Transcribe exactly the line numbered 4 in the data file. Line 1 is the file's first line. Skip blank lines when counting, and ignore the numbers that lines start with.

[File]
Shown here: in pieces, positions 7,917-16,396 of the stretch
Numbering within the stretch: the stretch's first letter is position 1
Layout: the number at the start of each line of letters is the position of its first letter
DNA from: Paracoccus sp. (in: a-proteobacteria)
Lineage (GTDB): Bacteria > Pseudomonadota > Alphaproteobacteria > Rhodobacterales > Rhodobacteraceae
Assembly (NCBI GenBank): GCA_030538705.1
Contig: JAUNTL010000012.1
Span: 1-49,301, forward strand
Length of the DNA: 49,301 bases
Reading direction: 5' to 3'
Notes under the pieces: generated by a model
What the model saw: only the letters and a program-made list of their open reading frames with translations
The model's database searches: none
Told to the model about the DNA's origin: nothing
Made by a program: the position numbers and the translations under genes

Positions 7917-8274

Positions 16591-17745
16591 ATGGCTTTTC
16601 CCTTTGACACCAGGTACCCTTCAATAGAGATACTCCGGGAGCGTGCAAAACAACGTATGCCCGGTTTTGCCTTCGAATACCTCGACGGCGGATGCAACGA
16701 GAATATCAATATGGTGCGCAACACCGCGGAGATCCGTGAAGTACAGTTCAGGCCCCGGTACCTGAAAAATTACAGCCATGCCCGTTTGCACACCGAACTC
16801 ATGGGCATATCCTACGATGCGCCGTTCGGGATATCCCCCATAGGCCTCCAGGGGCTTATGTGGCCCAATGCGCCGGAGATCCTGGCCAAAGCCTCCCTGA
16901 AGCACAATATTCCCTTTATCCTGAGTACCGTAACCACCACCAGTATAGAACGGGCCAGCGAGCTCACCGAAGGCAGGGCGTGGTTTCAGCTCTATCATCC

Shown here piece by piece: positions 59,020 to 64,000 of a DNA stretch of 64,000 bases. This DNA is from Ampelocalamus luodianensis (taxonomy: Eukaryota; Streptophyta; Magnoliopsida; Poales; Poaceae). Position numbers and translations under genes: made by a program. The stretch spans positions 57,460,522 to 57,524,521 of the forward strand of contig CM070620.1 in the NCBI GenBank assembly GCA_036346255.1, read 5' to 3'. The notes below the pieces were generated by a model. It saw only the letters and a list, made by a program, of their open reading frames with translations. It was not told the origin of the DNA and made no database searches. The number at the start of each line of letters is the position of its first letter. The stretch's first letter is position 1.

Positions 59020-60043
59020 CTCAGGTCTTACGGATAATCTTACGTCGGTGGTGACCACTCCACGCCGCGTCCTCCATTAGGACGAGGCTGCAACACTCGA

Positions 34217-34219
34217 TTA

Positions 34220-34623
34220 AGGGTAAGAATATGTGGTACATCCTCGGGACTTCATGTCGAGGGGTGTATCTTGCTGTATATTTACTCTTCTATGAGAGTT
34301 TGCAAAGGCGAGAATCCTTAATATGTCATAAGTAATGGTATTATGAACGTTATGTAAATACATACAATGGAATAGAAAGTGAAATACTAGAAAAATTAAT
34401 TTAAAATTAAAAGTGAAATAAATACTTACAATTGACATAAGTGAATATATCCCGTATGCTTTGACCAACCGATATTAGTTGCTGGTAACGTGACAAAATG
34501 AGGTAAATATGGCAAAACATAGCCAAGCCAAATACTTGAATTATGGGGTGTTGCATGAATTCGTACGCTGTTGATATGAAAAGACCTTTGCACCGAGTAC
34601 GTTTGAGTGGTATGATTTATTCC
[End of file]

DNA from: Paracoccus sp. (in: a-proteobacteria)